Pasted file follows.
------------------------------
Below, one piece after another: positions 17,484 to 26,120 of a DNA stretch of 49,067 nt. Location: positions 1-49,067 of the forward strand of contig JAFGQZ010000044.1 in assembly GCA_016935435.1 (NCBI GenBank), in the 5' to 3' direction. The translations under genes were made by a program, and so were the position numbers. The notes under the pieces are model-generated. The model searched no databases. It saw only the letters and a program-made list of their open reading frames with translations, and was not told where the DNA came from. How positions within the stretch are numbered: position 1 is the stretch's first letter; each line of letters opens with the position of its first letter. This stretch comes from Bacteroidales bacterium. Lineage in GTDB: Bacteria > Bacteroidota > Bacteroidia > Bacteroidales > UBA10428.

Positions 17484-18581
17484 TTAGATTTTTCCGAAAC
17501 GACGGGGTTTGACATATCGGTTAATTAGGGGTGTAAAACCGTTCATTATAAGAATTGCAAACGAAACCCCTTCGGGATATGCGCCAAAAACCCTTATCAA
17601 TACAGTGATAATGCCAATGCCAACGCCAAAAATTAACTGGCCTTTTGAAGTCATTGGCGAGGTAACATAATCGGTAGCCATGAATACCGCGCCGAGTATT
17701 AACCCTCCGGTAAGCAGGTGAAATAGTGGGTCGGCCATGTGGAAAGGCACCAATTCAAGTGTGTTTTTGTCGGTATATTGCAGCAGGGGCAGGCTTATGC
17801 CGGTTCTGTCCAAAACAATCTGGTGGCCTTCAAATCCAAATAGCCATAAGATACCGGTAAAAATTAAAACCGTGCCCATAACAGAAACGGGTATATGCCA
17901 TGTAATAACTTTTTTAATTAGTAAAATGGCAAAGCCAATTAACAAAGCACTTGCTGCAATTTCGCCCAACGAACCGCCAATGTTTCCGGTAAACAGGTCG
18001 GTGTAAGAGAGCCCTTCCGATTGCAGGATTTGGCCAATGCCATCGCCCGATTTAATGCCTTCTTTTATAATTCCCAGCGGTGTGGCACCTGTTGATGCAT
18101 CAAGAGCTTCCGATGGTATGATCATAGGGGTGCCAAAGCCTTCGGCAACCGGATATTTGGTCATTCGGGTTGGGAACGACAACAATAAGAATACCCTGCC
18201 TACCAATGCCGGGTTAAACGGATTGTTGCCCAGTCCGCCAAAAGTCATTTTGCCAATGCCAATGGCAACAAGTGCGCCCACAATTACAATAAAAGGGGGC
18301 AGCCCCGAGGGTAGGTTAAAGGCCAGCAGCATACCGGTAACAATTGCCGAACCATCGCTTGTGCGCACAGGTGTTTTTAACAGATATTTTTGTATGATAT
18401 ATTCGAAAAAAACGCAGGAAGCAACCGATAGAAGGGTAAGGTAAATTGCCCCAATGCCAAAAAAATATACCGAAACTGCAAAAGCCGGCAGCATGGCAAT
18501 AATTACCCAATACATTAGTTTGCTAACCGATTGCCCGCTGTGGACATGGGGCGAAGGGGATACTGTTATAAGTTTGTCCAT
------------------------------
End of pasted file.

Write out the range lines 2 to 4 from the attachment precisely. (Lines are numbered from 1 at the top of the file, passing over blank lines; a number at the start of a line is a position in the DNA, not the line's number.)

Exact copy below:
Positions 17484-18581
17484 TTAGATTTTTCCGAAAC
17501 GACGGGGTTTGACATATCGGTTAATTAGGGGTGTAAAACCGTTCATTATAAGAATTGCAAACGAAACCCCTTCGGGATATGCGCCAAAAACCCTTATCAA